The normal "arcing" of the ignition points as they open, causes surface resistance to be generated which is one reason you need to replace yer points every so often, because the points resistance reduces the coil AMPS and the magnetic field that collapses to enduce the secondary SPARKIES.

Your condenser is there to suppress that points-arc, but it can't completely. Yer always gonna get a points-arc when they open. And NO, the extra sparkie air-gap that you intentionally introduce to jump fouled sparkies doesn't really effect points wear, it just reduces the available sparkie volts to jump the real sparkie gap.

Of course, as you know, the ultimate "cure" for fouled sparkies is the dreaded "engine overhaul". (grin)..... ..... Dell

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06-18-2004 06:06:45

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 Re: Re: Re: Re: spark plug wires in reply to Dell (WA), 06-17-2004 13:45:58  
Dell, make me understand your statement that the open air gap reduces the voltage across the plug gap. It would seem to me that it has to increase the voltage in order to make it jump the gap more readily when the plug is fouled?????

And why would not the gap at the end of the rotor if it were exagerted not do the same?????

You may have already told me but it has not sunk into this old head yet!


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06-17-2004 09:55:02

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 Re: Re: Re: spark plug wires in reply to ZANE, 06-17-2004 08:11:23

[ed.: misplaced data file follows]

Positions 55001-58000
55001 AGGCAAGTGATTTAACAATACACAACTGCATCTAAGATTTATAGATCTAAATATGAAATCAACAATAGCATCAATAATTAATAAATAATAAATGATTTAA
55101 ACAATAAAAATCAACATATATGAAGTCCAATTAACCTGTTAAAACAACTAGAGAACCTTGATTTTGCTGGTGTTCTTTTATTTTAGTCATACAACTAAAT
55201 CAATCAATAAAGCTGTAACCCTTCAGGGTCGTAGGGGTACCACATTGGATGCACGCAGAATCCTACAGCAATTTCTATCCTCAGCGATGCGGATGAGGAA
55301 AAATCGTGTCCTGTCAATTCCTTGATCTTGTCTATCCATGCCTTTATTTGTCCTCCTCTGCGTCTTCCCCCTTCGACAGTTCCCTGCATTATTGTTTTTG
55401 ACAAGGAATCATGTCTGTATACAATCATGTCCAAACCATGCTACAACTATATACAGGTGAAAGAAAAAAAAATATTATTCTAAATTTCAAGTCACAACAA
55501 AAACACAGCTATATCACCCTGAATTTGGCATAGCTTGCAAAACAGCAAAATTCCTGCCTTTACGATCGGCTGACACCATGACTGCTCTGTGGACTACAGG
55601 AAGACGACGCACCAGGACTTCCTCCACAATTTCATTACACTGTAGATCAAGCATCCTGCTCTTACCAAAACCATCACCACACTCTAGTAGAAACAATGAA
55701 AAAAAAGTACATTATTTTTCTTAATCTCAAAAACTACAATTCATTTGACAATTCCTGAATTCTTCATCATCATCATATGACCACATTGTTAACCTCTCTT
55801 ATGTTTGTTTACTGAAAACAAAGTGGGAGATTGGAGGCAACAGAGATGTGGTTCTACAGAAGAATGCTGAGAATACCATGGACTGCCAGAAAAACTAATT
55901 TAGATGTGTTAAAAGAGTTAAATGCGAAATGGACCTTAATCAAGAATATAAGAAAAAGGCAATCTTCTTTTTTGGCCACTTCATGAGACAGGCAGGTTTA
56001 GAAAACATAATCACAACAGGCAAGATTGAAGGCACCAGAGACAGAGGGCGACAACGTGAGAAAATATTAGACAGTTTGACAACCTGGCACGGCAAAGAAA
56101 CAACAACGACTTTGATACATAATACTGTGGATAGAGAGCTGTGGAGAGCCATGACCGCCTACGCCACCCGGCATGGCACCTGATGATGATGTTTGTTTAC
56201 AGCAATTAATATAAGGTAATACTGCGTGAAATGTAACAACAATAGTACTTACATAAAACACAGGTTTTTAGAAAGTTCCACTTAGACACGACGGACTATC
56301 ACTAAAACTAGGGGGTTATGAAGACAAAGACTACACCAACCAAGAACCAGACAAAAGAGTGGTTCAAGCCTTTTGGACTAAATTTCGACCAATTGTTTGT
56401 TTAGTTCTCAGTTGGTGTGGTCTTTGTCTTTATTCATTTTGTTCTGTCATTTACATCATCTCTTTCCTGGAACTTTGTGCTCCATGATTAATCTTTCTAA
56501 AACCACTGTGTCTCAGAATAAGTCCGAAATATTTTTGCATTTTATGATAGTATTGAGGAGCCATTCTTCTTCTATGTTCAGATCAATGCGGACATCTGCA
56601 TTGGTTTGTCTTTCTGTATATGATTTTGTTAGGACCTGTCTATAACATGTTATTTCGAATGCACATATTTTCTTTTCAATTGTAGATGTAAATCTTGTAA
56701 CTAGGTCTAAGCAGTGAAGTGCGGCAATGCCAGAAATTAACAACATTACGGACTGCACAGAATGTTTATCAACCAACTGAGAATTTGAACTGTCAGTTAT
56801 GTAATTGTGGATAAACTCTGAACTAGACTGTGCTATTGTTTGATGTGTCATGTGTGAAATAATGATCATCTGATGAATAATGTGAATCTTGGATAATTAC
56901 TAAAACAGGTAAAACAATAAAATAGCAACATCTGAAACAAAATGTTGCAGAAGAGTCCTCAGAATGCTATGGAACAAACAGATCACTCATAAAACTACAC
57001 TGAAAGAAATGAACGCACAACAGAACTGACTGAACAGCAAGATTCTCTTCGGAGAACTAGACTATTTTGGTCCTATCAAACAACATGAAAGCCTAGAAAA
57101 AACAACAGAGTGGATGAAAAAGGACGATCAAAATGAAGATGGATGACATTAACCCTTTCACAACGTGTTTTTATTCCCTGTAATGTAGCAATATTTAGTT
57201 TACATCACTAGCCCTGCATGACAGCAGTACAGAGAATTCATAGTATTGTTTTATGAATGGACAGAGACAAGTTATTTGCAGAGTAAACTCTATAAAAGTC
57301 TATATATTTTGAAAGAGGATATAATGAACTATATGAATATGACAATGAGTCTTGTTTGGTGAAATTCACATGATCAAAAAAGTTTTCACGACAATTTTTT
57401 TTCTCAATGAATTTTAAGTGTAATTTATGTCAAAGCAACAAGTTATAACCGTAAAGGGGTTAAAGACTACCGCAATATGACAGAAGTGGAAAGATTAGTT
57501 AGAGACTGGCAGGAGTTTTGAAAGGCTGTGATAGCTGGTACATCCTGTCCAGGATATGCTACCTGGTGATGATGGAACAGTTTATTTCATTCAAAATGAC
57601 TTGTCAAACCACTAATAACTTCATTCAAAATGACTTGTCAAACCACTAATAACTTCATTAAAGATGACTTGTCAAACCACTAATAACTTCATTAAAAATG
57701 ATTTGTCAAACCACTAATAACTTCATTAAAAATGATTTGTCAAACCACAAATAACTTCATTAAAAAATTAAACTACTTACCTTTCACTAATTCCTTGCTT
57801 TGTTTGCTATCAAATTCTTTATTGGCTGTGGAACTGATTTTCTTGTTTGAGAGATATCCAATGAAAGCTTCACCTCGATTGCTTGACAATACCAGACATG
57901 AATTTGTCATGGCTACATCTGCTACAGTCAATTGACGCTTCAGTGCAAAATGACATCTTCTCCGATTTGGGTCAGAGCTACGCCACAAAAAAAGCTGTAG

Zane -- how do you hold the wire and maintain the gap while driving the tractor. I don't have the need but in thinking about it I wonder if a short piece of plastic tubing the right size could be slipped down over the plug and the sparkplug wire slipped down into it to establish the proper gap. If it would work then that would let you see and adjust the gap, see the spark, and insulate the spark from outside potential problems. What do you think ??

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seemo AR

06-17-2004 19:18:16

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 Re: Re: Re: Re: spark plug wires in reply to Cap-N-ID, 06-17-2004 09:55:02  
To leave an air gap, do not push the plug wire down on the plug very far. The boot will keep it from falling off.

Thank you all for the answers you have given me.

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06-17-2004 09:14:46

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 Re: Re: Re: spark plug wires in reply to ZANE, 06-17-2004 08:11:23  
Zane; Champion used to make spark plugs that had a built in gap in them. I don't remember the designation number, but I remember on the end they had a small hole in them. You could bypass the gap by cutting off a paper clip wire and inserting it into the hole. This was in about 1974. I had to order them then. Check Champions web site, they might still make them. I also heard those plug risers you can buy to put under the plug worked well, but no room on an 8n. I have never used them. But they may work for your tractor. Mike

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06-19-2004 06:29:07

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 Re: Re: Re: Re: spark plug wires in reply to ihmike(n.e.tx), 06-17-2004 09:14:46  
And only slightly OT,....I was at a farm show in the TX panhandle and some 90 year old geezer was thrillin' the young girls and astonishing the guys by holding onto a magneto-driven JD spark plug lead with one hand and holdin' onto the spark plug tip with the other to demonstrate how he used his body to make the connection. The old tractor would first run on only one cyl then on both as he grabbed the spark plug. The young guys kept trying to lure the girls away from him but they all stood around cooing and smiling at him. He loved it. (This was before viagra so I suspect all the attention from the young girls (or the combination of them and the magneto) gave him his last big one!) I admit I've never had the courage to try it.